Guite, known to many as the “Rockin’ Rev,” serves as Bye-Fellow and chaplain at Girton College at the University of Cambridge, while supervising in English and theology. He is also the front man for the rhythm and blues band Mystery Train. His albums include "The Green Man" and "Dancing through the Fire." Guite has published four collections of poetry: Saying the Names (2002), The Magic Apple Tree (2004), Sounding the Seasons: Poetry for the Christian Year (2012), and most recently, The Singing Bowl (2013).

His theological works include What Do Christians Believe? and Faith, Hope and Poetry: Theology and the Poetic Imagination. His essay on literature and incarnation is included in Beholding the Glory: Incarnation Through the Arts.

Guite is a devout reader and scholar of C.S. Lewis, J.R.R. Tolkein, and British poets, and finds inspiration in the works of The Band, Neil Young, Van Morrison, Gram Parsons, Steve Earle, and Bob Dylan.


Art History Lecture on 'Toward a Visual Ecumenism' with Matthew Milliner

Thursday, November 13, 2014 - 5:15pm
Divinity School, Room TBA
anoel@div.duke.edu

Duke Initiatives in Theology and the Arts will host a lecture by Matthew Milliner, assistant professor of art history at Wheaton College, titled "Toward a Visual Ecumenism." The lecture will investigate junctures in the history of Christianity in which visual art played a role in transcending disagreement and fostering church unity.

Milliner specializes in Byzantine and medieval art, with a focus on how such images inform contemporary culture. He has published widely in academic and popular venues, and organized a symposium in 2014 at the Art Institute of Chicago, "Envisioning the Eucharist." He was recently appointed a member of the Curatorial Advisory Board of the U.S. Senate.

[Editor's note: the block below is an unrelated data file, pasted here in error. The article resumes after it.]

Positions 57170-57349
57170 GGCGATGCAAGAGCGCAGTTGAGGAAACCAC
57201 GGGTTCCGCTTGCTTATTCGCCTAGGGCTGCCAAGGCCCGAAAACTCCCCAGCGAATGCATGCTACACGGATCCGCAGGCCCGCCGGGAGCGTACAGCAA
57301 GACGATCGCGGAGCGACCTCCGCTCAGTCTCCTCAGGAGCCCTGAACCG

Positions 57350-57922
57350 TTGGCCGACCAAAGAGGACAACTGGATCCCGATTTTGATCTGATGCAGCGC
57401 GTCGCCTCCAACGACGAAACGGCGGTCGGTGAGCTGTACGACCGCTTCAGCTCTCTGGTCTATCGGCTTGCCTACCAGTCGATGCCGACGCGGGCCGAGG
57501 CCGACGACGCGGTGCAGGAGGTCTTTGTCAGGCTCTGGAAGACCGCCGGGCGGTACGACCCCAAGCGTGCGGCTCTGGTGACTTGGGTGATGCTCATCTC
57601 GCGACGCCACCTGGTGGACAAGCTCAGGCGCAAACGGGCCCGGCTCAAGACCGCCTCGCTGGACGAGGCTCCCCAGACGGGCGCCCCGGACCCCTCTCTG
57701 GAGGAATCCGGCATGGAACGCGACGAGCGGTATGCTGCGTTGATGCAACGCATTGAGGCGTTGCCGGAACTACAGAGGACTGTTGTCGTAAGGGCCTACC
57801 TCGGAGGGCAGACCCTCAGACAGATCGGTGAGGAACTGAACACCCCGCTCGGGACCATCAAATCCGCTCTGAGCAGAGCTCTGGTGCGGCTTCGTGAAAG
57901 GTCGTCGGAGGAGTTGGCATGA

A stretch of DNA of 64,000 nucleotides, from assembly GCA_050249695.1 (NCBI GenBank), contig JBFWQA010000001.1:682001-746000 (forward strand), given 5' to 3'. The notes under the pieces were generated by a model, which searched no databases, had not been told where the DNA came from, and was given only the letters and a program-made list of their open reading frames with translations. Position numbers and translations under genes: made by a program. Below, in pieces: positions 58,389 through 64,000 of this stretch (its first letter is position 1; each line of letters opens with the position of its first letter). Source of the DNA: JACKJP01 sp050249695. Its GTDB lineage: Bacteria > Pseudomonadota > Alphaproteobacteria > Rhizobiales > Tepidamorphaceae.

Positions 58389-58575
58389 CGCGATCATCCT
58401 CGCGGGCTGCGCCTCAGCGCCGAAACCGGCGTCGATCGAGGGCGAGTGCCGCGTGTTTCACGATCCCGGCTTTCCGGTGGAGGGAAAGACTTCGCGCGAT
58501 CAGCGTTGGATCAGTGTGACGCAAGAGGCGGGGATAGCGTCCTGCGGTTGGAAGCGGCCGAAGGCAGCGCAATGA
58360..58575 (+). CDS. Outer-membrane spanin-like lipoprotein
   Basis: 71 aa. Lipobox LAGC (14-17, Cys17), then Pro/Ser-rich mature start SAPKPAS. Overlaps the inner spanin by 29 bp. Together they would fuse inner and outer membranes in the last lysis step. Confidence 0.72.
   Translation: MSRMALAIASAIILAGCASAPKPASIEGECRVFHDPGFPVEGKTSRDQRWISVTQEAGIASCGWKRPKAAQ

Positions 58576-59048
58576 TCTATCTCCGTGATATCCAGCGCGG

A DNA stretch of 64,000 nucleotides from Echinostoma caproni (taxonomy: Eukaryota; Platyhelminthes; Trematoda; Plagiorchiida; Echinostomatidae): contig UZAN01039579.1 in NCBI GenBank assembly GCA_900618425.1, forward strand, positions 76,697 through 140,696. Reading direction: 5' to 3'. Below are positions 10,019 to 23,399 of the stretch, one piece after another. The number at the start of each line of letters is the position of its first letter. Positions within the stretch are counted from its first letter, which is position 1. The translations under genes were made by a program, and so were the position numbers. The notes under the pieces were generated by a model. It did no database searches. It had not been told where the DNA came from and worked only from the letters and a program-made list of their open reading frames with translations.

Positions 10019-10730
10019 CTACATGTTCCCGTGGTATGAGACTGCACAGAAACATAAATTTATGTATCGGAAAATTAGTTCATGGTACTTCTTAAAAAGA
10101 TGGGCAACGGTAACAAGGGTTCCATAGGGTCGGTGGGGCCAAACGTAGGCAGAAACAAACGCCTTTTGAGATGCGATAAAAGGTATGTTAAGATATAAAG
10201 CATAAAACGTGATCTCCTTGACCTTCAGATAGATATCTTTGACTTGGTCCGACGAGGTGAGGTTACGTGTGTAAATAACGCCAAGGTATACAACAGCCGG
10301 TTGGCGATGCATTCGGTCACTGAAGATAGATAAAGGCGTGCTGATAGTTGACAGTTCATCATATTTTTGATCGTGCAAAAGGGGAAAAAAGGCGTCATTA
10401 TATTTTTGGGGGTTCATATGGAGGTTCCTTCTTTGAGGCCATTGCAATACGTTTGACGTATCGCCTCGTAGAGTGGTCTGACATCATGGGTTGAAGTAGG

A Conversation with Poet, Priest, and Scholar Malcolm Guite

Monday, September 8, 2014 - 5:45pm to 7:15pm
York Room, Divinity School Library
stilley@div.duke.edu or (919) 660-3539

The Anglican Episcopal House of Studies at Duke Divinity School will sponsor an evening program featuring Malcolm Guite, a renowned poet, priest, and scholar. Guite, chaplain of Girton College, Cambridge, in the United Kingdom, will be the artist-in-residence with the Duke Initiatives on Theology and the Arts (DITA) during September.

The event is open to the public.

Dean’s Songwriter Series Concert with Malcolm Guite

Monday, September 15, 2014 - 7:30pm
Alumni Memorial Common Room, 152 Langford Building
zkoons@div.duke.edu

The Dean’s Songwriter Series will feature a concert with poet and singer-songwriter Malcolm Guite. The free concert is being sponsored by the Dean's Office and the Duke Initiatives on Theology and the Arts. Doors will open at 7 p.m. with the concert starting half an hour later.

Guite, known to many as the “Rockin’ Rev,” serves as Bye-Fellow and chaplain at Girton College at the University of Cambridge, while supervising in English and theology.

He is also the front man for the rhythm and blues band Mystery Train. His albums include "The Green Man" and "Dancing through the Fire." Guite has published four collections of poetry: Saying the Names (2002), The Magic Apple Tree (2004), Sounding the Seasons: Poetry for the Christian Year (2012), and most recently, The Singing Bowl (2013).

His theological works include What Do Christians Believe? and Faith, Hope and Poetry: Theology and the Poetic Imagination. His essay on literature and incarnation is included in Beholding the Glory: Incarnation Through the Arts.

Guite is a devout reader and scholar of C.S. Lewis, J.R.R. Tolkein, and British poets, and finds inspiration in the works of The Band, Neil Young, Van Morrison, Gram Parsons, Steve Earle, and Bob Dylan.

'Sounding the Passion' Opens New Doors for Theology and the Arts

Wednesday, May 21, 2014

Two-year theology and arts collaboration between Duke and Cambridge ends with promise of more to come.

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"Sounding the Passion" in Photos

Saturday, May 3, 2014

Photos from the "Sounding the Passion" events are available on Flickr.